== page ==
Let’s not pretend this isn’t a thing. Tons of people fall into new friend groups based off of who they meet when they come in for a sweat sesh. You may also prefer a place that is populated by a higher percentage of same sex members. So, decide if you are a person who enjoys having a social aspect in your workout routine, or if you’re an in-and-out-no-BS kind of person. Knowing this can help you tighten your search parameters.
The convenience factor
Getting to the gym can be challenging enough for some of us, so why not make things easier and set yourself up for success! That might be deciding whether a location close to your workplace or close to your home is going to help sustain frequent visits, or choosing to use part of your home as your dedicated workout space. *One note on home gyms, while they are insanely accessible, we often neglect using them.*
For some of us, cost isn't something to worry about, but for others it can be a huge determining factor. The type of exercise setting and amenities will often determine the cost. You can certainly shop around to find something within your budget, but keep in mind, joining that $10/month gym might not be incentive enough to actually go there. When we make a financial commitment to something, we often are held more accountable.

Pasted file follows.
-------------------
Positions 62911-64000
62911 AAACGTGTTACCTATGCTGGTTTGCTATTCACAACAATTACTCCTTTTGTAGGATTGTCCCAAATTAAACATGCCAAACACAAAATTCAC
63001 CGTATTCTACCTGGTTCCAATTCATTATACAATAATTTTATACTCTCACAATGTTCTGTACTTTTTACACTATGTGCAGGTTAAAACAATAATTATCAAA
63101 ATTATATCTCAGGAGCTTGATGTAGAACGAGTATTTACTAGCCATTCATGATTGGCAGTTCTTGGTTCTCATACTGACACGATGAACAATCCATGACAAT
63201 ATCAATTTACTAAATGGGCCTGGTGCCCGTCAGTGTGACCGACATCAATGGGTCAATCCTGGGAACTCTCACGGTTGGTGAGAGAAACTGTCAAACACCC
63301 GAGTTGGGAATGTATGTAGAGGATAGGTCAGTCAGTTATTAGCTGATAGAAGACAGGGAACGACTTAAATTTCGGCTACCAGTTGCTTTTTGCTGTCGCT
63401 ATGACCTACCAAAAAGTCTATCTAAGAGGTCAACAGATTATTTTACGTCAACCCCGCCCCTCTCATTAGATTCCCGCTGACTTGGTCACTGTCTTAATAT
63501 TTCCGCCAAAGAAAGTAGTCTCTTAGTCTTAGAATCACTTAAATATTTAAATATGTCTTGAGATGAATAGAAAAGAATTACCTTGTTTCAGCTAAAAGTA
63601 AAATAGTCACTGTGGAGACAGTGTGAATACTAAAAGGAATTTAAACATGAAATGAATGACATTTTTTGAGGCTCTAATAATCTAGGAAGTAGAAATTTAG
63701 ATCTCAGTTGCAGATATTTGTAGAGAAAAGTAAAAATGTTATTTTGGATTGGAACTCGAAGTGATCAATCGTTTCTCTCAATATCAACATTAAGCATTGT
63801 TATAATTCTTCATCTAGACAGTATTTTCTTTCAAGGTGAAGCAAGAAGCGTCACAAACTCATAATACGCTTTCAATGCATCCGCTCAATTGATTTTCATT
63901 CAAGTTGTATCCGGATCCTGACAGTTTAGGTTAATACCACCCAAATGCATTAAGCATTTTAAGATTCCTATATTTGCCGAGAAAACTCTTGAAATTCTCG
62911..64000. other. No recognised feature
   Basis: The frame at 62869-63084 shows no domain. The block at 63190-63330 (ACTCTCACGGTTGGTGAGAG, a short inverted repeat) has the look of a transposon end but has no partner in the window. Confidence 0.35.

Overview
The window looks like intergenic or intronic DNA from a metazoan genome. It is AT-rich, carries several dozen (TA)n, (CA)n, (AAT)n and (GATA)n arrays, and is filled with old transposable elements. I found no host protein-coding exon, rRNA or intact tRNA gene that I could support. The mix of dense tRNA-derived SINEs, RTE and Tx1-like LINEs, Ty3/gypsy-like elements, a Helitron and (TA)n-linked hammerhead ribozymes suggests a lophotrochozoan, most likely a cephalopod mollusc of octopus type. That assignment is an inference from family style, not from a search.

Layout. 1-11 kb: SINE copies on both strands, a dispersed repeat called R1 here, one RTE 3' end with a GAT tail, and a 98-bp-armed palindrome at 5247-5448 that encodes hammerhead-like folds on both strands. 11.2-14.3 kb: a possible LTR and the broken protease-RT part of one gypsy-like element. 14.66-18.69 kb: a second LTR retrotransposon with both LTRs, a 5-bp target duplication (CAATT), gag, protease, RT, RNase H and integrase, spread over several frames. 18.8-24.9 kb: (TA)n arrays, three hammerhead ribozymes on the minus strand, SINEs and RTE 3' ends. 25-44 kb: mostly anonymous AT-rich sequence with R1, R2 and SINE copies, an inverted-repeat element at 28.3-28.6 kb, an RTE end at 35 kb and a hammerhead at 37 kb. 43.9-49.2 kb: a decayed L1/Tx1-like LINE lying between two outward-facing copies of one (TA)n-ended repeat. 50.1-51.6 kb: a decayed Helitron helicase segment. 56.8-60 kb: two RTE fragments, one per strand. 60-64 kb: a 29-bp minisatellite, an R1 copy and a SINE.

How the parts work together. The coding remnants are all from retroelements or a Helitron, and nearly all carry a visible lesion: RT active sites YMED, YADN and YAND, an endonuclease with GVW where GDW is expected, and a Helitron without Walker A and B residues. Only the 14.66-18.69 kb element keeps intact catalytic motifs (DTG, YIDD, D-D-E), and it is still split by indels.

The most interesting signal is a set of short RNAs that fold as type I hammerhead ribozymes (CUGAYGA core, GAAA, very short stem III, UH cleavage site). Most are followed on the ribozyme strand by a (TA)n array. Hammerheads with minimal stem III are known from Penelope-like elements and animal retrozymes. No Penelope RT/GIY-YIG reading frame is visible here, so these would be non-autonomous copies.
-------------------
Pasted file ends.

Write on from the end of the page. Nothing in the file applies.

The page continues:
We can wake up every morning with the best intentions in the world, but sometimes, intentions just aren't enough and we need that added layer of accountability. See what accountability looks like for you, and then see which atmosphere provides that. Sometimes it's a group class (your friends have made it a weekly date), other times it's a personal trainer (you are paying extra for the service and they are counting on you to show up), maybe it's just being able to put a check mark on your calendar; whatever it is should be taken into consideration when making your decision.
Hopefully by now you have been able to conjure up an image of the type of experience you are hoping for. If you’re still a bit unsure, don’t worry, because the next step in your gym search will certainly narrow things down. It’s time to do some recon - check out social media, check out each gym’s website, talk to your friends and then schedule a visit. There is no better way to really see if your future gym is the right fit without visiting a couple first, and when doing so, be sure to visit at the time you would actually be working out! That way you get an idea of what your new normal will be like.
From here, you may be able to cross a few off of your list. With this [hopefully] shorter list, I encourage you to take advantage of a really important perk offered everywhere - a free trial. Almost all gyms/studios offer a free trial of some sort, and you should absolutely give it a try. You may be able to take advantage of a free personal training consultation or one-on-one session and/or unlimited group classes! The more time you spend there, the better idea you will have as to whether it suits you or not.
If you are already a member somewhere and have decided after reading this that maybe it's not really for you, you have permission to change! While you might take a hit in the wallet, if there is another option out there that makes more sense for you, and will keep you engaged more, do that. Just because you signed a contract doesn't mean you have to stick with it forever. Be aware of your options and your obligations and go from there.